February 14, 2003

 

Dear Parent,

            This letter is in response to the federal government’s Department of Homeland Security’s recent security risk upgrade from Elevated (yellow) to High (orange). The High (orange) level is second only to Severe (red) and requires additional precautionary measures for federal departments and agencies. A description of the various levels of alerts, precautions, and recommendations can be accessed on the Internet at www.dhs.gov. If security risks were to change to Severe (red) or if an event did happen, the district would rely on our school safety plan guidelines and/or guidance from higher governmental authorities.

            In times like these it is very important not to panic. Instead we must increase our preparedness. Examples of how we are prepared as a school are:

·        Discussing and reviewing the district’s school safety plan among administrators and staff.

·        Reviewing evacuation and/or lockdown procedures.

·        Updating off-hour telephone lists for bus drivers.

·        Ongoing training of personnel relative to aspects of the school safety plan.

 

Important preparations as a parent include:

·        Updating emergency telephone numbers, including cell phones and alternate drop-offs, on file in your child’s school office. Have your child(ren) know how and where to contact you.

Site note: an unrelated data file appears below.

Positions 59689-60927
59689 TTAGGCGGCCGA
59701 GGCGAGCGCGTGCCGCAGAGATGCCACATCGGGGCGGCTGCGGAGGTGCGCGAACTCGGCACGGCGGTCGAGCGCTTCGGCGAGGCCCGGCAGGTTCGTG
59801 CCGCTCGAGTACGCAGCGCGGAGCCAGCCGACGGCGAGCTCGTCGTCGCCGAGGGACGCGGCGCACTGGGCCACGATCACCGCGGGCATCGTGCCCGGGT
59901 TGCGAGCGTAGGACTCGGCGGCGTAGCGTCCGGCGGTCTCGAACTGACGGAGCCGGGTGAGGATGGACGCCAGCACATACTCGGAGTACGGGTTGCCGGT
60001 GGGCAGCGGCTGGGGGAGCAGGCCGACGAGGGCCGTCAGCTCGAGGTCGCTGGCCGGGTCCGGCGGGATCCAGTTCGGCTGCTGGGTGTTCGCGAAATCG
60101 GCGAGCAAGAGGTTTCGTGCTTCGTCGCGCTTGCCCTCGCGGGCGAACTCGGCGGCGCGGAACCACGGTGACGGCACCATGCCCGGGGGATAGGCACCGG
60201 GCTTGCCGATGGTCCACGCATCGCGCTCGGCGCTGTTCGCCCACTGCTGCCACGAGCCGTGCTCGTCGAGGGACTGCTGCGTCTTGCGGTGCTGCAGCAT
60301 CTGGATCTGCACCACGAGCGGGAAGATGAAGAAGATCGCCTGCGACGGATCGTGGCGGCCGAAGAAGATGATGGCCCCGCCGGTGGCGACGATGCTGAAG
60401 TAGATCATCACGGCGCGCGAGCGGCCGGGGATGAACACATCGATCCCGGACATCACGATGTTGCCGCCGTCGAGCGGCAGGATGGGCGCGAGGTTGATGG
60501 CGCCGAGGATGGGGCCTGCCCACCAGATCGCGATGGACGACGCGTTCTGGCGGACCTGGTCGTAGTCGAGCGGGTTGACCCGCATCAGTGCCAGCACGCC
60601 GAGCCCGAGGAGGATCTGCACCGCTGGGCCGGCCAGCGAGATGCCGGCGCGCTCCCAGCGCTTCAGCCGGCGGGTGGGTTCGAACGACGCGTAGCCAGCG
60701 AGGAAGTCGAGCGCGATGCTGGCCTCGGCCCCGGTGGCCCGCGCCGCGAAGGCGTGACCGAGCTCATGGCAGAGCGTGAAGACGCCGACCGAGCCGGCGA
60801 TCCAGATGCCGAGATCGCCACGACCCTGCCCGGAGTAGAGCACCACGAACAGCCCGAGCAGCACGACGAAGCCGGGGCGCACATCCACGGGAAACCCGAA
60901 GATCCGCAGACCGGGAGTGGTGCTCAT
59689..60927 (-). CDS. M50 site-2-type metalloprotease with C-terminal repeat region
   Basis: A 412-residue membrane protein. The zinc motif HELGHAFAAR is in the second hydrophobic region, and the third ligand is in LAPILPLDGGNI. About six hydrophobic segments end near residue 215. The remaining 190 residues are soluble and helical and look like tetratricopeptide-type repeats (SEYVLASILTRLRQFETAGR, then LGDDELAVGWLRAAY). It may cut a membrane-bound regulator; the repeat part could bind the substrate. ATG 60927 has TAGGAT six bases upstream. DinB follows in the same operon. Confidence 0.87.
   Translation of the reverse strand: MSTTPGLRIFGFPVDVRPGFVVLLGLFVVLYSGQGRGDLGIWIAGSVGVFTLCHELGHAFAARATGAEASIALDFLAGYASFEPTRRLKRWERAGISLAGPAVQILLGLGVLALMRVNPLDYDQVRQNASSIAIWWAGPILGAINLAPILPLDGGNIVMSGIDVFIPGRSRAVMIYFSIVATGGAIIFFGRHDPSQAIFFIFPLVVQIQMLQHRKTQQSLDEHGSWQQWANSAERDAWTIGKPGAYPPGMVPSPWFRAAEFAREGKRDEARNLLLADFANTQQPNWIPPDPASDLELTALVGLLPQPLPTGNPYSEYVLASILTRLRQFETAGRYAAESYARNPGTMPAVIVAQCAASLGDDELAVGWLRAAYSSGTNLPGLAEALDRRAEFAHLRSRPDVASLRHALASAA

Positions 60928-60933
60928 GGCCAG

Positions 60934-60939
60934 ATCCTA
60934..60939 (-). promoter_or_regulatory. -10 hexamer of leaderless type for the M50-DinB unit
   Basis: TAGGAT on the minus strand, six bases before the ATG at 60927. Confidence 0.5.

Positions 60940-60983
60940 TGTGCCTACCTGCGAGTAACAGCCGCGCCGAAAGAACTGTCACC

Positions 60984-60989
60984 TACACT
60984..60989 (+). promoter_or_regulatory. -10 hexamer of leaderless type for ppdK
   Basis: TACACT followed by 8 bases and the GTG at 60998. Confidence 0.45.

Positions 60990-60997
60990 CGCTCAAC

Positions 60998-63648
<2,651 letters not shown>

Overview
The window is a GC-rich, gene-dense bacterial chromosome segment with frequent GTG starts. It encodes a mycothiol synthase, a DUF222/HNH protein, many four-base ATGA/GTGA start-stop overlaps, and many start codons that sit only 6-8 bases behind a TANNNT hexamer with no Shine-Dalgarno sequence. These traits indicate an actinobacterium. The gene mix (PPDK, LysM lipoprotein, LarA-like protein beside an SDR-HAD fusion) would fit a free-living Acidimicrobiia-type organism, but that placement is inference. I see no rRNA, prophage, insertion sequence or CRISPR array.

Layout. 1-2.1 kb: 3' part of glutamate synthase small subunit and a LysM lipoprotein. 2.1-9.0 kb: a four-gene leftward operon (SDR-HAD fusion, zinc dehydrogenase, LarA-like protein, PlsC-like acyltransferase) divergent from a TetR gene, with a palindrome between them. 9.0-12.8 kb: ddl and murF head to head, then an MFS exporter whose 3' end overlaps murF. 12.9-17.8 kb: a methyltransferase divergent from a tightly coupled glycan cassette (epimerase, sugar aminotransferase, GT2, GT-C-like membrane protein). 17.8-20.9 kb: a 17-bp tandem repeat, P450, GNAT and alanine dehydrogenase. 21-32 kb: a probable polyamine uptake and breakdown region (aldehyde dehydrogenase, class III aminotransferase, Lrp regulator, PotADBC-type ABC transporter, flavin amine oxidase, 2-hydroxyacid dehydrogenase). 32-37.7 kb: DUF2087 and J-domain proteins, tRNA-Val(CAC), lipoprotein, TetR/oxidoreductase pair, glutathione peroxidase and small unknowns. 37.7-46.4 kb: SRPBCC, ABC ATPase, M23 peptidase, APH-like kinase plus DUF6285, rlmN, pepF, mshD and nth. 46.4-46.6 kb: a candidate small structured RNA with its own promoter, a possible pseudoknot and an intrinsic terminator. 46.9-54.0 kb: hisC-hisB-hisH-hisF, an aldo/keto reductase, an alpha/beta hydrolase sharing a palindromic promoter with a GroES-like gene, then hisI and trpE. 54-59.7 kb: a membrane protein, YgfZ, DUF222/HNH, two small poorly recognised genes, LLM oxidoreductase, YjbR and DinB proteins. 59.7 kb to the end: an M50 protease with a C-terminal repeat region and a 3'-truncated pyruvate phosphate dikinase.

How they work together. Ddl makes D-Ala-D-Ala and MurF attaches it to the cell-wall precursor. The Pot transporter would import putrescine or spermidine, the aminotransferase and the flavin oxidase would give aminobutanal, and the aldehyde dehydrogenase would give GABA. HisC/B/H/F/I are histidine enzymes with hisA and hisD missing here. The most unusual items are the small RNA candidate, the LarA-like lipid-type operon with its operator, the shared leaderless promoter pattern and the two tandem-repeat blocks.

·        Listening to the radio or watching television to find out information relative to the school. Calling the school only pulls employees off other important jobs.

·        Understanding that our school employees are extremely dedicated to the safety of your child(ren).

·        Having your child dress appropriately for the weather each day.

Keep in mind that school and routines are very important in a child’s upbringing. We need to continue on with our daily routines but be ever more vigilant in our preparation for the unexpected. If you have any questions or wish to discuss school safety, please do not hesitate to contact your school principal or me. Thank you.

 

 

                                                                        David G. Sholes

                                                                        Superintendent of Schools